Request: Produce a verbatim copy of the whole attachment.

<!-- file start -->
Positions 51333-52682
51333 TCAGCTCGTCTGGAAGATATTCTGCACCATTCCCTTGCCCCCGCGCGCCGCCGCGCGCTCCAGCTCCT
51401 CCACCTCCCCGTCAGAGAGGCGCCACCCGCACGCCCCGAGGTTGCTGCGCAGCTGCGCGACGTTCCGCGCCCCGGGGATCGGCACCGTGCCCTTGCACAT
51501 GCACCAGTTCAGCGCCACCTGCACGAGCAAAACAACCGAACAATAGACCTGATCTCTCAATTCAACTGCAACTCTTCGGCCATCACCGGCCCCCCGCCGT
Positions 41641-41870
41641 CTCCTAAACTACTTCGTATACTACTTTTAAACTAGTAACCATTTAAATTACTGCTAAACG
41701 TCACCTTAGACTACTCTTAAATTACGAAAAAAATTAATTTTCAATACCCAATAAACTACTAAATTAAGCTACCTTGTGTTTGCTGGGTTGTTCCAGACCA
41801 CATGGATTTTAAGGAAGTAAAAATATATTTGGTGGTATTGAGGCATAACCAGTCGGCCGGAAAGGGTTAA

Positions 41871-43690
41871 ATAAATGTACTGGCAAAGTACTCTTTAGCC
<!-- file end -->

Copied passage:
Positions 51333-52682
51333 TCAGCTCGTCTGGAAGATATTCTGCACCATTCCCTTGCCCCCGCGCGCCGCCGCGCGCTCCAGCTCCT
51401 CCACCTCCCCGTCAGAGAGGCGCCACCCGCACGCCCCGAGGTTGCTGCGCAGCTGCGCGACGTTCCGCGCCCCGGGGATCGGCACCGTGCCCTTGCACAT
51501 GCACCAGTTCAGCGCCACCTGCACGAGCAAAACAACCGAACAATAGACCTGATCTCTCAATTCAACTGCAACTCTTCGGCCATCACCGGCCCCCCGCCGT
Positions 41641-41870
41641 CTCCTAAACTACTTCGTATACTACTTTTAAACTAGTAACCATTTAAATTACTGCTAAACG
41701 TCACCTTAGACTACTCTTAAATTACGAAAAAAATTAATTTTCAATACCCAATAAACTACTAAATTAAGCTACCTTGTGTTTGCTGGGTTGTTCCAGACCA
41801 CATGGATTTTAAGGAAGTAAAAATATATTTGGTGGTATTGAGGCATAACCAGTCGGCCGGAAAGGGTTAA

Positions 41871-43690
41871 ATAAATGTACTGGCAAAGTACTCTTTAGCC